I ask myself, would Bhagwan Ram who thought nothing of giving up his royal due in Ayodhya have applauded the zealous assault on the erstwhile Babri mosque?
Would Jesus have been heartened by the crusades fought in his name?
Would Prophet Mohammed have approved of the beheading of a journalist for the preservation of his honour?
I think not.
God gave us the prophets for human betterment. We made them sectarian, religious heads.
The question to ponder is this: can any coercive incorporation of human beings into sects and denominations ever be compatible with the intentions of prophets? Can any pursuit of faith that does not issue from free will ever be either truly soulful or sanctified?
The current debate about the seemingly antagonistc claims of the right to free expression and the exalted status of religions thus seems a faulty one ab initio.
No prophets have ever instructed that calumnies against them be made occasions for consolidating rabid h ordes detailed to bolster their standing among men, or to snatch consent from the recalcitrant.
Allegiance to any faith is hardly allegiance that is not freely given, and no denial of faith, however crudely expressed, can be offensive to prophets whose appeal has always been to a voluntary and felt make-over of the individual soul and psyche.
In our current worldwide contexts, it would be well for religious affcionados to recognize that laicite is as much a faith as any other. And if votaries of secularism make no distinctions between other faiths that contest secularism, the assumption of malice only bespeaks an insecurity of beliefs that feel threatened by other beliefs.
After all, no prophets of any religion have been in history spared by caricaturists and mavericks in their bid to assert the freedom of expression.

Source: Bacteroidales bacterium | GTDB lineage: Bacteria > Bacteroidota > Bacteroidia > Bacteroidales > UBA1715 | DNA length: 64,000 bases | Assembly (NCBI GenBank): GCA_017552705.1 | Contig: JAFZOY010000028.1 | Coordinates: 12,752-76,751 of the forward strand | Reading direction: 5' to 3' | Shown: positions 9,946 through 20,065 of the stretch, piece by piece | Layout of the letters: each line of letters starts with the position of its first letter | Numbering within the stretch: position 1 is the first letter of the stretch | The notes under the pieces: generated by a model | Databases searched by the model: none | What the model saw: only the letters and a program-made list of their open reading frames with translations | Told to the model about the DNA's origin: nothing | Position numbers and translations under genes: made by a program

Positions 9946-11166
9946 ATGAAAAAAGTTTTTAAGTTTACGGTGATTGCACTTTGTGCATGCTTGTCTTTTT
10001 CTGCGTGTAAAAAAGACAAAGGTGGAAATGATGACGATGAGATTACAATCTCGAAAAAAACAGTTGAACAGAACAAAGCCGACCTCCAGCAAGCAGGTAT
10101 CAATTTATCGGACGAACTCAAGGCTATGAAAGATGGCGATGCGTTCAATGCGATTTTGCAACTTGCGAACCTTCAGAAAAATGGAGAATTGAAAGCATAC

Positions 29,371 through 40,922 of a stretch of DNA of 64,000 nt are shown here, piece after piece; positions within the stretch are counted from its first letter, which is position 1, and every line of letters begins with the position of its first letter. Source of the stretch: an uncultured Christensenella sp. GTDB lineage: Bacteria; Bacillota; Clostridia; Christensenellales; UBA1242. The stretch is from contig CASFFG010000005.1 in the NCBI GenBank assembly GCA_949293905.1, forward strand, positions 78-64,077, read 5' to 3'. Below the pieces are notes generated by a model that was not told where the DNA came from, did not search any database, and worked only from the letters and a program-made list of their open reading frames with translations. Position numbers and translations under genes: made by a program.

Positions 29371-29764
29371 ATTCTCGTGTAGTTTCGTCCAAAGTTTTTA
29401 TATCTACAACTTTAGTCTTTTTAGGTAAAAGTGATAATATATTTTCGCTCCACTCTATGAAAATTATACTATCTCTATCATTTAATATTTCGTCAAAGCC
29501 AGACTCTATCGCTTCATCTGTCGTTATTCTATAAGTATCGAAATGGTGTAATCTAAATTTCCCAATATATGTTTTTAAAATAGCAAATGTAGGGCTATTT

Nor is it any fact that religions are monoliths of belief systems. Within Sanatan and Buddhist thought reside eloquent traditions of atheism; within Christianity exist denominations that deny the divinity of Christ; and within the world of Isalm there are traditions who remain opposed to dogma, teaching a non-discriminatory humanism that leaves no one out.
It would be well, therefore, to recognize that the freedom of thought and expression is as integral to religious faiths at their truest and noblest as it is to secularists who advocate separation of church and state even though many of them may well retain privately conducted forms of spiritual conviction and even forms of personal prayer.
And all belief systems must remain rather hollow should they descend to violence instead of meeting annoyances with reason and an unshakable conviction that requires no forced or crude assertion.
God, we are told, made man and woman. Men made religions. Iti is hardly to be thought that any religion can be ultimately persuasive that does not place the principles of humanism above sectarian dogmas and ritualistic practices.
Of all things in life, freedom of expression must be the bed rock of the faiths we espouse, if the work of the prophets is truly to be understood and accomplished.
No slavery is worse than a slavery to a faith that is not willingly adopted and felt in the bone. And our plurality of faiths, including secularism, demnds that we respect convictions other than our own as we do laws democratically legislated that affect us diversely.